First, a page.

Joel’s message was based on Gideon in Judges 6-7, how even if it looks like the odds are against us, God can give us a breakthrough no matter the chances. He regularly made mention of “pursuing our dreams,” of “stirring up the gifts within us” so that we can pursue our best life. His focus appeals to the self-serving side of us, putting our dreams and aspirations in the driver’s seat with God being another tool at our disposal in the pursuit of our ideal selves. I did not hear much about God’s dreams for our world, nor do I remember hearing much about the Lordship of Jesus Christ over our lives. Yes, God can best the odds of any difficult situations put before him, but he does it according to his purpose, not ours. We can’t disconnect the power of God from the purpose of God. The examples he used in his talk were of people becoming stars—a pizza delivery guy who became an NFL player, a kid in the foster care system who grew up to be a country music artist, and a woman who earned a very selective scholarship to a prestigious institution. Couple these stories with Joel’s celebrity pastor status, and it seems like the unspoken message is that your best life is a life of fame and fortune. The reality is, God’s purpose for most of us probably doesn’t involve us becoming a celebrity, getting uber rich, and having tons of power. It might look like humble service.

No References to Sin?

Another concern I have heard others raise about Joel is he does not talk about sin all that much. If my ears and memory serve me correctly, he never mentioned sin throughout the night, instead preferring to talk about failure and being held back from our potential, which can be some of the effects of sin. I’ve had sermons where I haven’t talked about sin all that much either, but I still very much believe it’s a reality. I’m not sure where Joel is on this in his preaching, but if he never talks about sin, that is problematic. Sin pervades our world, and, if we’re honest, it often more present in our lives than we like to admit. If our view of the Christian life does not come to grips with the reality of sin, then we are living a truncated, unbiblical vision of the faith that isn’t going to reflect reality very well. In fact, some of our dreams of success, of being the celebrity, of being the star that everyone adores, cheers, and serves, though deeply wrapped in the American psyche, can actually lead to sin. Jesus’ attitude during his earthly ministry was not “How much fame and adulation can I get while pursuing my dreams,” but “How can I best love and honor my Father and serve others?” (Mat 20:28; John 13:12-15). Instead of God cheering us on toward all of our dreams, God might judge some of our dreams as damaging, misguided, perhaps even evil. Calling people to Christ without calling them to recognize and deal with sin will not set them up for the fullness of God’s desires for life.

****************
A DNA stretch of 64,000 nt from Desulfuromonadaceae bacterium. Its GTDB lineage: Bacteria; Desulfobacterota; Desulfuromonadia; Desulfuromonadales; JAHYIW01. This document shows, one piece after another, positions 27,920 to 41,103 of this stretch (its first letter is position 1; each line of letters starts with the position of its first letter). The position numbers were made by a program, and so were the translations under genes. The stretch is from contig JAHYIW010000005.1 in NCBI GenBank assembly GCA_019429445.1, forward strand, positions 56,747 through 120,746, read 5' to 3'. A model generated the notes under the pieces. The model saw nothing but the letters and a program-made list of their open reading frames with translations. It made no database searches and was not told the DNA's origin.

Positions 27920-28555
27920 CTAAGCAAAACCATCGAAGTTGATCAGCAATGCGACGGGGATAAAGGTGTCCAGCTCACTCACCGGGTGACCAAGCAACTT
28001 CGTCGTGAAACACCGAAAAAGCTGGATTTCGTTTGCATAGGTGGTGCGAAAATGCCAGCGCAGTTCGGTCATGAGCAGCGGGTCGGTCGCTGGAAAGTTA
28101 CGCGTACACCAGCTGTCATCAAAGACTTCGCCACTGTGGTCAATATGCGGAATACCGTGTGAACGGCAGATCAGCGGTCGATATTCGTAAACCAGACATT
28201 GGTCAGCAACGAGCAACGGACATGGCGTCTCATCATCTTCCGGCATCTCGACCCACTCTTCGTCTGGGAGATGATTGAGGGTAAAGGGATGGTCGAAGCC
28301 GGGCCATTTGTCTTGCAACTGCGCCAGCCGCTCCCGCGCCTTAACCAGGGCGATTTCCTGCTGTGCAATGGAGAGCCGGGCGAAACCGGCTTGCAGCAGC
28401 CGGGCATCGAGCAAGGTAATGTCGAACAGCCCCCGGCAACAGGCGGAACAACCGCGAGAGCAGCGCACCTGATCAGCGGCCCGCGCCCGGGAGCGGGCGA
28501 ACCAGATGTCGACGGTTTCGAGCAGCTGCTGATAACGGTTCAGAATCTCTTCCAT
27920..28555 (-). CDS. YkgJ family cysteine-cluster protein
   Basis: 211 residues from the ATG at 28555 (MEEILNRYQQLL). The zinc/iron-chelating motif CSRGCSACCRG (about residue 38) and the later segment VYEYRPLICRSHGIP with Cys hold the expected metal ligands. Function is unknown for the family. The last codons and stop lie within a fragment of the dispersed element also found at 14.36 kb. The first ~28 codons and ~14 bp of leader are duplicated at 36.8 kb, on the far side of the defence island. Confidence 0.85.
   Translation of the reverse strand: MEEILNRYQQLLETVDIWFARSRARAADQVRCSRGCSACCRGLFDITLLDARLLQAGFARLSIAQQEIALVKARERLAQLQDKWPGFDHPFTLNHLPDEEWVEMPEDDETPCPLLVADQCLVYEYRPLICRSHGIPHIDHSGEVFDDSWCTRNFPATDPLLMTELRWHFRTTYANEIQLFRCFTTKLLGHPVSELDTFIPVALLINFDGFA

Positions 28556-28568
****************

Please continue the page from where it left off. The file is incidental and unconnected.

Prayer, Healing, and the Danger of Universalizing Personal Experience

Earlier in the night, Joel told a story about his mom, Dodie Osteen, getting diagnosed with metastatic liver cancer in 1981. He recounted hearing that the doctors had given her only a few weeks to live, and he remembered seeing how yellow she was turning due to jaundice. Dodie surrounded herself with pictures from earlier in her life when she was healthy, and she prayed for healing and visualized herself getting well, just like she was in the pictures. Eventually, Dodie was healed and the cancer was gone, despite near impossible odds. Later, Dodie came out onto the stage and said what God had done for her, he could do for you. Just keep praying in faith and visualizing your body getting healthier.